Far from being an endless recurrence of the same, nonfiction children's books can be safely pigeonholed into at least two categories-- information books and knowledge books. But the "instruction" characteristic of all such works throws into relief the way in which children sponge up facts--mainly through raw "perception." While books of the first genre address children as little people in constant need of improvement, books of the second genre take into account their autonomy and psychological integrity; they might even be called experience books.
Information books offer readers bites of data from a mass of available facts and trivia. These may sate a browser's fancy, but do not necessarily inspire further study nor even linger in the mind for long. TV pummels viewers with such bites. Information, on its own, without the fancy trappings of high-level organization, can be fascinating, as in the magazine-like--and quite jolly--My First Party Book by Angela Wilkes, with photography by Dave King and illustrations by Brian Delf (Alfred A. Knopf: $11.95). Superior quality full-color photographs on glossy stock present a catalogue of rather festive facts that will tempt children as few books do--into throwing a party and nabbing firsthand the pleasures of the text: how to make party hats, jazzy invitations, snazzy masks and ample snacks. Paging through it is, for shy types, much better than a conga line. A similar format governs The Science Book of Color by Neil Ardley, photographs by Pete Gardner and Dave King (Harcourt Brace Jovanovich: $9.95; the series also covers Air, Light, and Water). The user-friendly volume ably demystifies such processes as printing presses and pink-and-orange sunsets. Both books invite readers to flip back and forth, collect facts, muse over possible connections, but they do not promise to endow either sudden wisdom or new visions.
Knowledge books, on the other hand, bring order to chaotic data--molding them into princely structures or sorting disparate parts, those nuts and bolts, into grand patterns. Creating melodies from random notes, such compositions can instill in young readers the same serenity they experience the day that letters of the alphabet shimmer suddenly into words, sentences, meaning. In Books and Libraries by Jack Knowlton, illustrated by Harriet Barton (HarperCollins: $14.95), the information is framed in a historical perspective that covers the development of writing, paper-making, printing, and the safe-keeping of books. Order is seen as a necessary condition that allows for culture, shareability, education, communication and memory; any child or adult will appreciate what Dewey did for those temples of knowledge. There is one minor flaw: A book on the organization of knowledge should have a table of contents or index.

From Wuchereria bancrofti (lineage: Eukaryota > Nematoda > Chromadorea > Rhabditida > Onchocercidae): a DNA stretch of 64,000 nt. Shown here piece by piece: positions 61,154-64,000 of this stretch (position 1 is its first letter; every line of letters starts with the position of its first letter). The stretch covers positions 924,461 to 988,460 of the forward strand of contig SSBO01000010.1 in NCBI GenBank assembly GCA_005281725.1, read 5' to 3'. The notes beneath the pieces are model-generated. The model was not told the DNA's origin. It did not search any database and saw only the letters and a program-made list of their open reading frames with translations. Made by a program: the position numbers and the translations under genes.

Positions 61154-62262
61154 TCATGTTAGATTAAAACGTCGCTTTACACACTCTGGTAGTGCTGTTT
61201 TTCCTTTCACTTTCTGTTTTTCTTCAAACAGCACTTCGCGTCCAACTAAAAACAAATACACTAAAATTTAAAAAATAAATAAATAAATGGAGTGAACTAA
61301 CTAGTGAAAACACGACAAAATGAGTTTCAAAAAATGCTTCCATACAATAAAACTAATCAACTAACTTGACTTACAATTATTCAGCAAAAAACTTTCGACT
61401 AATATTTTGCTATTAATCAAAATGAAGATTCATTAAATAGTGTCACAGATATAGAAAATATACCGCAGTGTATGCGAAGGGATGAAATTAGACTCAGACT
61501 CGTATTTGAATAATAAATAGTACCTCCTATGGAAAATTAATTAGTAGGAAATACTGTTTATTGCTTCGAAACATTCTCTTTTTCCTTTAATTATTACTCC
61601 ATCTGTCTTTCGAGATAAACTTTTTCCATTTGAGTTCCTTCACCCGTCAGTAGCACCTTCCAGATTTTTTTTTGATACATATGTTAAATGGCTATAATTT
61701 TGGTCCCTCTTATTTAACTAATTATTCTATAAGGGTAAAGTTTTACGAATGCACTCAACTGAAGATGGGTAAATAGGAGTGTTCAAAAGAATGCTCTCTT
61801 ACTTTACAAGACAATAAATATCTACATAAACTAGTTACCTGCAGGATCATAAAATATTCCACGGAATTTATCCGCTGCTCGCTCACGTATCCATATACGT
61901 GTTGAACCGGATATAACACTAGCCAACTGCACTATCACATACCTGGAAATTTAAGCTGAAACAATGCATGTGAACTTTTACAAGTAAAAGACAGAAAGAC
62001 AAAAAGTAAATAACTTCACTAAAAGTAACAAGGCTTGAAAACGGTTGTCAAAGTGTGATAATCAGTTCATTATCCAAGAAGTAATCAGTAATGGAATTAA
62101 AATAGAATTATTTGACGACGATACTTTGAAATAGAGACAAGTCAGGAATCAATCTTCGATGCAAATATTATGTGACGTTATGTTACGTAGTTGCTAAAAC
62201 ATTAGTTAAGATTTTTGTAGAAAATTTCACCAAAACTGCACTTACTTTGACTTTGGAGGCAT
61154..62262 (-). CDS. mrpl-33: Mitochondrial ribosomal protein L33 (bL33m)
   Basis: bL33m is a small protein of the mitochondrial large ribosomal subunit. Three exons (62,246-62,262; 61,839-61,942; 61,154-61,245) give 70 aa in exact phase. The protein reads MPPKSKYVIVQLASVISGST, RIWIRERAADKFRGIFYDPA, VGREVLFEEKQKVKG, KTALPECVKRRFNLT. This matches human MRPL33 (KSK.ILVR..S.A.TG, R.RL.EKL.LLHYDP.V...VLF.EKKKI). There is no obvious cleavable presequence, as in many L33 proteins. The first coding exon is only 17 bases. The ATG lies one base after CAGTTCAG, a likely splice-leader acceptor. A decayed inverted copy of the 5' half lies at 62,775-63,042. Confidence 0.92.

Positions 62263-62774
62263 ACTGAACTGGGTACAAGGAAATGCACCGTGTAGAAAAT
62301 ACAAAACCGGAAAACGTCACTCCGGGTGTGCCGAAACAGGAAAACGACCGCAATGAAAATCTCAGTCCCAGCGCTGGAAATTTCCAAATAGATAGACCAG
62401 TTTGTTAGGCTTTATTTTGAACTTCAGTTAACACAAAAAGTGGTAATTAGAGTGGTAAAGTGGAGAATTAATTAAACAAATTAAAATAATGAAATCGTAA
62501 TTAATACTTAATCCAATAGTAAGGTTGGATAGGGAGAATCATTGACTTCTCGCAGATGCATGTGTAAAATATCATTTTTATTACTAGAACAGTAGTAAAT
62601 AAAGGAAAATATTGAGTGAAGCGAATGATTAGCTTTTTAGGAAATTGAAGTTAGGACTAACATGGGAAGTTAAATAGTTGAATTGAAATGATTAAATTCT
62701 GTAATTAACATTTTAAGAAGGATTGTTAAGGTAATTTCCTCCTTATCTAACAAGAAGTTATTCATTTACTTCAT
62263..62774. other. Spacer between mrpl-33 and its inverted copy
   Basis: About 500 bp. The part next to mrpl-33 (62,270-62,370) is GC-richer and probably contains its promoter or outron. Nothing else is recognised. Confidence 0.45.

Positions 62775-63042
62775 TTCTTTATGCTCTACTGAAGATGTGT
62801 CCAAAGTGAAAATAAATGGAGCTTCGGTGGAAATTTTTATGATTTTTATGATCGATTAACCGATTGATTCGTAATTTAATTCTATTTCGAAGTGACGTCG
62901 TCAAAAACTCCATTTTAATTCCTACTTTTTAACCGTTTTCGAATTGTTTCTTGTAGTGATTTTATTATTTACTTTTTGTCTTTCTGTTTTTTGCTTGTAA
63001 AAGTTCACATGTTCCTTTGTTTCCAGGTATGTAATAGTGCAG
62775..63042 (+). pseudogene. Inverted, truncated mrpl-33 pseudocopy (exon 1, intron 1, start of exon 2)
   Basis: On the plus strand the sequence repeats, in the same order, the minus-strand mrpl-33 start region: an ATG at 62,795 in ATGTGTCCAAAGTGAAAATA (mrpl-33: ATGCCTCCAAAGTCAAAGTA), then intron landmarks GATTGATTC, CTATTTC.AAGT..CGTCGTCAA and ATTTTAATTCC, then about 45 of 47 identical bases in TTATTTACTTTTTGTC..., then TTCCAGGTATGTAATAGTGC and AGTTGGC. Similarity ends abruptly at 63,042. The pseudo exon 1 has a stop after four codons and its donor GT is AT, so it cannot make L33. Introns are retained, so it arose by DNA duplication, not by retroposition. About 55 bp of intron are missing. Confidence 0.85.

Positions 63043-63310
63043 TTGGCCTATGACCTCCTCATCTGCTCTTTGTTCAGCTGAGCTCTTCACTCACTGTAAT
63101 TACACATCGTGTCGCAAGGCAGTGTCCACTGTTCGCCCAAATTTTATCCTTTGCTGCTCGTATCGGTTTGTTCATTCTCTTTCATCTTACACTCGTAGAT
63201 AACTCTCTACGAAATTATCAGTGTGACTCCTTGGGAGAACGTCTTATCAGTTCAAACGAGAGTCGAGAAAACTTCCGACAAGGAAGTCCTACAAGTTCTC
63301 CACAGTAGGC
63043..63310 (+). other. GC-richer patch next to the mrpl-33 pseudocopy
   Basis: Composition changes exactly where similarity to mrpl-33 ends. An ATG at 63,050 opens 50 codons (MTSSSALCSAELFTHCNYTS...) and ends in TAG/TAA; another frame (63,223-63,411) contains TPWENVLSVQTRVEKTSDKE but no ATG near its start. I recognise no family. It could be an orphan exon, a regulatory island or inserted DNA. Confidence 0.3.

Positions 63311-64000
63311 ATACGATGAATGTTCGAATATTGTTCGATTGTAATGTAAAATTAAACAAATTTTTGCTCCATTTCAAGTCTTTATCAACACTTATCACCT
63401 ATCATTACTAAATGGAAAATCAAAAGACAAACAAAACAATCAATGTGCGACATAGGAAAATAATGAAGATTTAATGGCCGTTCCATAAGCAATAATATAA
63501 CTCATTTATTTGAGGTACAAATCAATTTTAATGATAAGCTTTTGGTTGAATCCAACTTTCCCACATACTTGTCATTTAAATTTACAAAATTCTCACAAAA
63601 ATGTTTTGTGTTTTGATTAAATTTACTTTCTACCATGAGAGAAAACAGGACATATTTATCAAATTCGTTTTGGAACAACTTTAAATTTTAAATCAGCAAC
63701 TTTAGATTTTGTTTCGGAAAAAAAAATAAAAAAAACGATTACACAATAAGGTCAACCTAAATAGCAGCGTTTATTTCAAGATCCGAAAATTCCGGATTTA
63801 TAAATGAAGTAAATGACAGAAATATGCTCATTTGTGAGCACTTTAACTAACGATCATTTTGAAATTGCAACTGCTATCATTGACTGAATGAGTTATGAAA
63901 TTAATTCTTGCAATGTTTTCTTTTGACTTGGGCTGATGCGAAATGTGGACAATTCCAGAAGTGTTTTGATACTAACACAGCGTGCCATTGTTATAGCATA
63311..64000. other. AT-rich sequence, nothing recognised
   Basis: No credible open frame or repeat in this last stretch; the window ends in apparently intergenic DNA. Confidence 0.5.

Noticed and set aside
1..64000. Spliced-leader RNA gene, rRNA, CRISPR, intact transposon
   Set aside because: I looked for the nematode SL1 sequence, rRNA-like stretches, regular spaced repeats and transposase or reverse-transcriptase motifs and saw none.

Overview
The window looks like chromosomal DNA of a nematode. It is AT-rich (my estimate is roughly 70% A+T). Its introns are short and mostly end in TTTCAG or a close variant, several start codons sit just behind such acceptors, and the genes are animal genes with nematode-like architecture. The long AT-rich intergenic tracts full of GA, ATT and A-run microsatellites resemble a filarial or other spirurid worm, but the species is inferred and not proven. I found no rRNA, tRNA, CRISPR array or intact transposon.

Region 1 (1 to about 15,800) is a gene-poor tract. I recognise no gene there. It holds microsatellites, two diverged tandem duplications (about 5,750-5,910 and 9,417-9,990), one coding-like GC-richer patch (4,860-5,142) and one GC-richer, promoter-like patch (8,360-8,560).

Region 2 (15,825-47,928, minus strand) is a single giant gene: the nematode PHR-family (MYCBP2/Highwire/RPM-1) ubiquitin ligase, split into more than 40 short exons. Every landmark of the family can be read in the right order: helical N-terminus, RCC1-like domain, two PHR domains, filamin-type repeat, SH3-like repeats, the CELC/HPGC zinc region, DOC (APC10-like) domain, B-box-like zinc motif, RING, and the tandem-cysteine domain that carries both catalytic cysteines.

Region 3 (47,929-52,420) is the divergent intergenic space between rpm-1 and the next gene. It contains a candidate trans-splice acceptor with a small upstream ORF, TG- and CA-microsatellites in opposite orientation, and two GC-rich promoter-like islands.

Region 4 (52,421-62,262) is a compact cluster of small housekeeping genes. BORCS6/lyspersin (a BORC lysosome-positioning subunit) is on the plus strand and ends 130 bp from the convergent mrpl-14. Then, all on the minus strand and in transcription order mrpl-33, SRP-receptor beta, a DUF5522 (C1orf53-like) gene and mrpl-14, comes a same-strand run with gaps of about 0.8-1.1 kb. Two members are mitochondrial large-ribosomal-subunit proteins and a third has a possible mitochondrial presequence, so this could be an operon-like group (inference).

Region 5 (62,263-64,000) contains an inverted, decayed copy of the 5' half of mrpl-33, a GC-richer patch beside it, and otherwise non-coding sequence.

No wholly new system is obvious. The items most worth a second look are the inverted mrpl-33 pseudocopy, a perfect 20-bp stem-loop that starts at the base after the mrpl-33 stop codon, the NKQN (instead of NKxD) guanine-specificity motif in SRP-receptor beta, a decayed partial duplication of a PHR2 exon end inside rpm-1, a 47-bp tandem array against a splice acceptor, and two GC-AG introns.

While Looking Inside: Machines and Constructions by Paul Fleischer and Patricia Keeler, illustrated by Patricia Keeler (Atheneum: $13.95), does not exactly give children Superman's X-ray vision, it offers indisputable evidence of the power of knowledge. The inner workings of such worldly items as the infrastructure of a wall are rendered transparent to the naked eye, as is the secret dynamic of toilet plumbing. It could make a child's grasp of the complexity beneath simple facades irreversible.
An easier lesson in leaping beyond the information given is in Ken Robbins' Bridges (Dial: $13.95), which is more about connection than construction of those structures we've all been told not to burn. In Robbins' hand-tinted photographs, a child crossing a log over a creek is a step on the way to the Brooklyn Bridge. The potency of the concept outdistances the limited locales--all on the East Coast.
Another construction site is the arena for a feathered hero's race against time in a book that builds toward insight and offers tacit revelations on each page. Albert's Alphabet by Leslie Tryon (Atheneum: $13.95) features a clever goose that is given the task of manufacturing a stand-up ABC in its employer's garden. Albert's carpentry work allows children to infer relationships between various elements--time's passing, materials decreasing--with an orderliness imposed both by the clock face and by the alphabet itself. Albert landscapes an entire playground with old-fashioned stick-to-it-iveness; his feat is an eloquent transition from the theoretical (and raw materials of his workshop) to the practical world of action and experience.